Divorce hurts. There is little difference between LGBTQI couples and heterosexual couples. However, the dissolution of LGBTQI partnerships and marriages, as well as divorce from marriages in which one spouse has come out as LGBTQI, poses some additional challenges.
In this blog, we have collected the five most important reasons that make many LGBTQI people shy away from entrusting their case to a court and prefer the support of a Collaborative Practice (CP) team.
Please note that we are writing based on our experiences in Switzerland where we do not have legal gay marriages (yet). Here, same-sex couples can register their relationship as a partnership.
1. The couple feels that they have lost the battle against prejudice.
Those who have married or registered their LGBTQI partnership have probably stood up for this right within their own family or perhaps taken a public stand on the issue. This makes it more difficult if the relationship fails. It can feel like others will view our right to same-sex relationships as a failed experiment because our own relationship ended. In addition to the relationship problems, we may feel an obligation to the entire LGBTQI community to continue to fight for our rights. It can be exhausting.
The same is true for LGBTQI couples who have started a family or when a spouse has come out. They may feel a deeply rooted social assumption that a constellation with a father and a mother is optimal for the development of a child and that different models are deficient in comparison. In separation, some LGTBTQI parents may fear that they will be confronted with further prejudices in their new situation and do not know how they will bear it. It can be overwhelming.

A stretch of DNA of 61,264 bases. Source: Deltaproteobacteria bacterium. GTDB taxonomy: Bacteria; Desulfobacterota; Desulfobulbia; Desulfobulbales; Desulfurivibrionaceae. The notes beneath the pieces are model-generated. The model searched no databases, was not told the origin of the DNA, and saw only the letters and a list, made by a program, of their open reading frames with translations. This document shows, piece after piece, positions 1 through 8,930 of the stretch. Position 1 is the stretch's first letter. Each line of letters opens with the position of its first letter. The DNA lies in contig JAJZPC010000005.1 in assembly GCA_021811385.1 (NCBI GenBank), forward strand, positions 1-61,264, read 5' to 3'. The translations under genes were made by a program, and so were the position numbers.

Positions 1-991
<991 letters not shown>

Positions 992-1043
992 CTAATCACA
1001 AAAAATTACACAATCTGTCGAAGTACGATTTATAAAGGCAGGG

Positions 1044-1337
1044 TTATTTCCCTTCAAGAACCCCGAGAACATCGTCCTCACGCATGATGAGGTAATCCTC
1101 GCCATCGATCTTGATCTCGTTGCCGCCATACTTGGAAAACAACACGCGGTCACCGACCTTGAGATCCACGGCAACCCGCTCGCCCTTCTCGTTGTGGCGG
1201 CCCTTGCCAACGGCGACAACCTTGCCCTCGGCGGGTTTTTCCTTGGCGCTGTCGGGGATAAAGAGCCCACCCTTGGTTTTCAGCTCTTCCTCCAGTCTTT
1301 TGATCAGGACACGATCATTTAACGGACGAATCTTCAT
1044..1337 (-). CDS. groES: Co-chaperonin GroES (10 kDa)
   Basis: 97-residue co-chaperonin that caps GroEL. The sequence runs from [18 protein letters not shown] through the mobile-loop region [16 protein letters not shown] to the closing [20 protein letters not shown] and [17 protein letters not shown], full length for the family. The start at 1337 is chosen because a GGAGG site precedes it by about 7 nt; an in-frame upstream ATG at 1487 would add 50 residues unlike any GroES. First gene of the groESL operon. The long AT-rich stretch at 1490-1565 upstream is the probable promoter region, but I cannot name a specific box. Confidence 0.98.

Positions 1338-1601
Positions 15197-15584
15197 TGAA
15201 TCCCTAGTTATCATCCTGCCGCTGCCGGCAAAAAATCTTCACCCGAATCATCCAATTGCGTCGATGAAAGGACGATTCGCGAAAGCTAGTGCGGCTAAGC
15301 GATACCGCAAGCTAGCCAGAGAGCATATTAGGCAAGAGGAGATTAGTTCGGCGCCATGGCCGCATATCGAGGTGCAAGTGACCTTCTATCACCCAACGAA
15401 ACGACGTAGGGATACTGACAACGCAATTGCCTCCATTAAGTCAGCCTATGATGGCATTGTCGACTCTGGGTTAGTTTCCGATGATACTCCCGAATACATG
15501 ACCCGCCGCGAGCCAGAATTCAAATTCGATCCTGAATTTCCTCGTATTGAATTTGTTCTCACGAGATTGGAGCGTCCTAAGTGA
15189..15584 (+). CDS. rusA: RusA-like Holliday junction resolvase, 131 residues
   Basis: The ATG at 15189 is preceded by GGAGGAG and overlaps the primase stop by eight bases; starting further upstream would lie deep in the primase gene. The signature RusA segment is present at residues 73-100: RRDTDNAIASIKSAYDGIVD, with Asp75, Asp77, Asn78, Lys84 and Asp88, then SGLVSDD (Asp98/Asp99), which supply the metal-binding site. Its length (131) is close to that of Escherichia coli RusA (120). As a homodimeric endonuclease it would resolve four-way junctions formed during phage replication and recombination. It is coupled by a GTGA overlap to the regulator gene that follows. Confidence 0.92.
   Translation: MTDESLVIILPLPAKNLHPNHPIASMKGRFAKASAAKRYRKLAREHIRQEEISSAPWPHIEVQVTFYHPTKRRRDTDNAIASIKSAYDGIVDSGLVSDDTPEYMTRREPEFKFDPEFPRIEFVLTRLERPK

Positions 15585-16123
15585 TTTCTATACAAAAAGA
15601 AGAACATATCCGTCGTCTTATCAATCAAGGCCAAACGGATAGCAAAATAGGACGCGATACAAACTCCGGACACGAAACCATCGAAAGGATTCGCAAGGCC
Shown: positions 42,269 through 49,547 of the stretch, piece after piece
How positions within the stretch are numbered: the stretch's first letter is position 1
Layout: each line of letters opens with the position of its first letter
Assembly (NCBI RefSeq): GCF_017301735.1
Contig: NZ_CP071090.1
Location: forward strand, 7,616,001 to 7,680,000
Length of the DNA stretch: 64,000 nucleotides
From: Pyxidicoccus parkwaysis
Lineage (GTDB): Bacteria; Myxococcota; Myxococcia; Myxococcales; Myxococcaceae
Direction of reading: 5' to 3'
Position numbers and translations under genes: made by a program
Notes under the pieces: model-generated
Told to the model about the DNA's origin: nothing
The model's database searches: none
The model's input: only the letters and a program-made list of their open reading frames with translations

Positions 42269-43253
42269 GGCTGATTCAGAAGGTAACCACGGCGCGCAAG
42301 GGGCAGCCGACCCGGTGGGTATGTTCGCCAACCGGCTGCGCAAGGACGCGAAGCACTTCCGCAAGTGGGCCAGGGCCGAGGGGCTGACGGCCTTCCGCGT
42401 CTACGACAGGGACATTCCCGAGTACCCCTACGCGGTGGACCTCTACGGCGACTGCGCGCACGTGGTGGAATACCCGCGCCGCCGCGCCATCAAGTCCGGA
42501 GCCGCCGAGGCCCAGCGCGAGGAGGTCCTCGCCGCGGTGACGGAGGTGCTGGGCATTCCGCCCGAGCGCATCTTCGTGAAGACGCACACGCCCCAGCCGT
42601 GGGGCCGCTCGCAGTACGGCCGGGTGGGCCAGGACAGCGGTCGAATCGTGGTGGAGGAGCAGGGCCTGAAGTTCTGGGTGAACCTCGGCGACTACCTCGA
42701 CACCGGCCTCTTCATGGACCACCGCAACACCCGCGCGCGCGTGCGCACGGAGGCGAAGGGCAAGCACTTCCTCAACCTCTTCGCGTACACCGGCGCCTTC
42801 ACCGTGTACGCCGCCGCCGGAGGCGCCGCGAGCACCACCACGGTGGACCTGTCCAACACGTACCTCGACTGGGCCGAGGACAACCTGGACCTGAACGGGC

In the CP process, a coach can take the pressure off the clients, offer perspectives, and provide concrete assistance in dealing with these issues. Furthermore, the CP process is private and so affords the couple the opportunity to resolve their issues without being visible to the public. The relief that this brings about also helps the clients settle the legal aspects of the separation.
2. The couple needs support from people they understand.
People who are in a crisis of trust at the end of a relationship do not want to be further misunderstood in the separation proceeding. It helps to have specialists at your side, who you can trust to understand your cultural norms and who have insight into your reality.
CP professionals are trained to create a setting in which the interests and needs of clients can be openly addressed. The trust inherent to the CP process creates the necessary freedom for the clients to openly communicate and explore their own values. It gives the clients the opportunity to share ideas and to consider their own life history/socialization in the process.
By mentioning or depicting LGBTQI persons or topics on the homepage or in advertising materials potential LGBTQI clients will see that you are concerned about their well-being and willing to address their concerns.
3. At least one partner fears a weak legal position.
Life is diverse and constantly generates new forms of family. The law cannot keep up with the changes and still assumes that children have a mother and a father who are responsible for them. In rainbow families, this can lead to a situation in which a parent who plays an important role in the child's life has neither rights nor duties under the law.
For LGBTQI partnerships, in Switzerland, the legislation further assumes that both partners remain financially independent. The law does not provide for much support after the dissolution of the registered partnership. This does not mean, however, that these relationships were lived without solidarity. On the contrary, we often observe that one partner gives up a career abroad and emigrates for love. Those who start a family regularly give up or limit their gainful employment. Those who take care of their partner and work less for it set their priorities on families, not on work.